Nikokh-Tui, wedding, is the most solemn and large Uzbek ceremony. Traditionally Uzbek people celebrate weddings very richly and cheerfully with peculiar splendor and abundance of guests. Immediate and remote relatives, neighbors, friends and co-workers are invited to this wedding ceremony.
The festivities begin since the early morning with a festal wedding pilaf prepared in the houses of the groom and bride. Today the morning pilaf is more frequently prepared in cafes or choykhanas: it is more comfortable and less troublesome for the hosts.
After the morning pilaf the groom with friends and relatives, musicians and dancers come to the house of the bride. The bride in the wedding clothes, today usually in the European white dress, is waiting in the special room, where only mullahs (priests) can come in. They ask her marital consent and then read the prayer – “nikokh”, which effects a marriage.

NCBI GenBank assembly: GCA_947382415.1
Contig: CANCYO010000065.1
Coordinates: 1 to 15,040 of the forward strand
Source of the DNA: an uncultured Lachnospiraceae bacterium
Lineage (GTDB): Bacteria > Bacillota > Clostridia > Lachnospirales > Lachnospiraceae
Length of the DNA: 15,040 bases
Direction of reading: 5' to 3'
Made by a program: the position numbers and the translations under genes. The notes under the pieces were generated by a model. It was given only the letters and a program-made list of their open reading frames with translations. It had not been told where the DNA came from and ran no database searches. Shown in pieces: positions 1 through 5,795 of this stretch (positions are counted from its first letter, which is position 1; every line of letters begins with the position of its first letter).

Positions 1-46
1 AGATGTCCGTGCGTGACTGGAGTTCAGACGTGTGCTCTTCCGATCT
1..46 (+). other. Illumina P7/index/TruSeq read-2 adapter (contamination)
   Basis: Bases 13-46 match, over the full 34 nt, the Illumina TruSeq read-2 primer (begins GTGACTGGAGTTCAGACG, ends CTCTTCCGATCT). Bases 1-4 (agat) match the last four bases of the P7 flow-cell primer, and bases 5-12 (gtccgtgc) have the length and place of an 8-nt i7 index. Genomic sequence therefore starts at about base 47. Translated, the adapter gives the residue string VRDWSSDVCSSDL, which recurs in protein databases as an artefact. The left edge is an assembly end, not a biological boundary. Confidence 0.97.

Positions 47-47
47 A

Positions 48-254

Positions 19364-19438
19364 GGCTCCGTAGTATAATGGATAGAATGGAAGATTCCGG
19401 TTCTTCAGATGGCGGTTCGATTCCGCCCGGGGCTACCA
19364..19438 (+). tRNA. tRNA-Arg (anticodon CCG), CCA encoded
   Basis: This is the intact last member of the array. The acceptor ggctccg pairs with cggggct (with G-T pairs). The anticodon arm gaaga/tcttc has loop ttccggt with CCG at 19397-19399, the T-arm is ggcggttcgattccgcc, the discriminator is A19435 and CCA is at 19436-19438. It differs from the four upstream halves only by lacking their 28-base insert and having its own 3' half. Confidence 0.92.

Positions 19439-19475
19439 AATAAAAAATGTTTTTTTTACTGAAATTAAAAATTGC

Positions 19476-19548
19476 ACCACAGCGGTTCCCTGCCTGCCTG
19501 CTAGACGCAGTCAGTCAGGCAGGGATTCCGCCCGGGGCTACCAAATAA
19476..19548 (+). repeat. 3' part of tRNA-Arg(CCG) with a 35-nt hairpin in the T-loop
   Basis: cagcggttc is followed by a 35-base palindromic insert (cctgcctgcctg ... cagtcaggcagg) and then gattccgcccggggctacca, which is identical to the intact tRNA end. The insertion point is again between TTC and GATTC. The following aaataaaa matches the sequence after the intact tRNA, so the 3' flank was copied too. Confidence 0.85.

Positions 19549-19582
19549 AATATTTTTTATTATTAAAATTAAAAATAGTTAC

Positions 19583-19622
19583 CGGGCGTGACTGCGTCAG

The second part of the wedding ceremony is the farewell with parents and the home. Friends of the groom ship the bride’s dowry and the bride say goodbye to her parents and leaves the house accompanied with her friends and relatives, who sing farewell songs.
In the husband’s house women welcome the bride, singing traditional wedding songs. In front of the door there is the white track, payandoz, by which the bride enters the house. She stops before the door and makes “ostona salom”, the bow to the new house. Women strew her with flowers, sweets, money wishing her beautiful and rich life.
After the evening part of the wedding the groom goes with the bride to their new room. The bride is met by yanga, her relative or close friend. She changes bride’s clothes. After this the groom comes in the room and “pays a ransom” for the bride to yanga and then the newlyweds are left alone for each other.
Early in the morning after the wedding party the holiday is continued with the ceremony of Kelin salom (speech of welcome of the bride). Young wife should welcome every guest, bowing from the waist to everyone, and guests should give her gifts and greetings.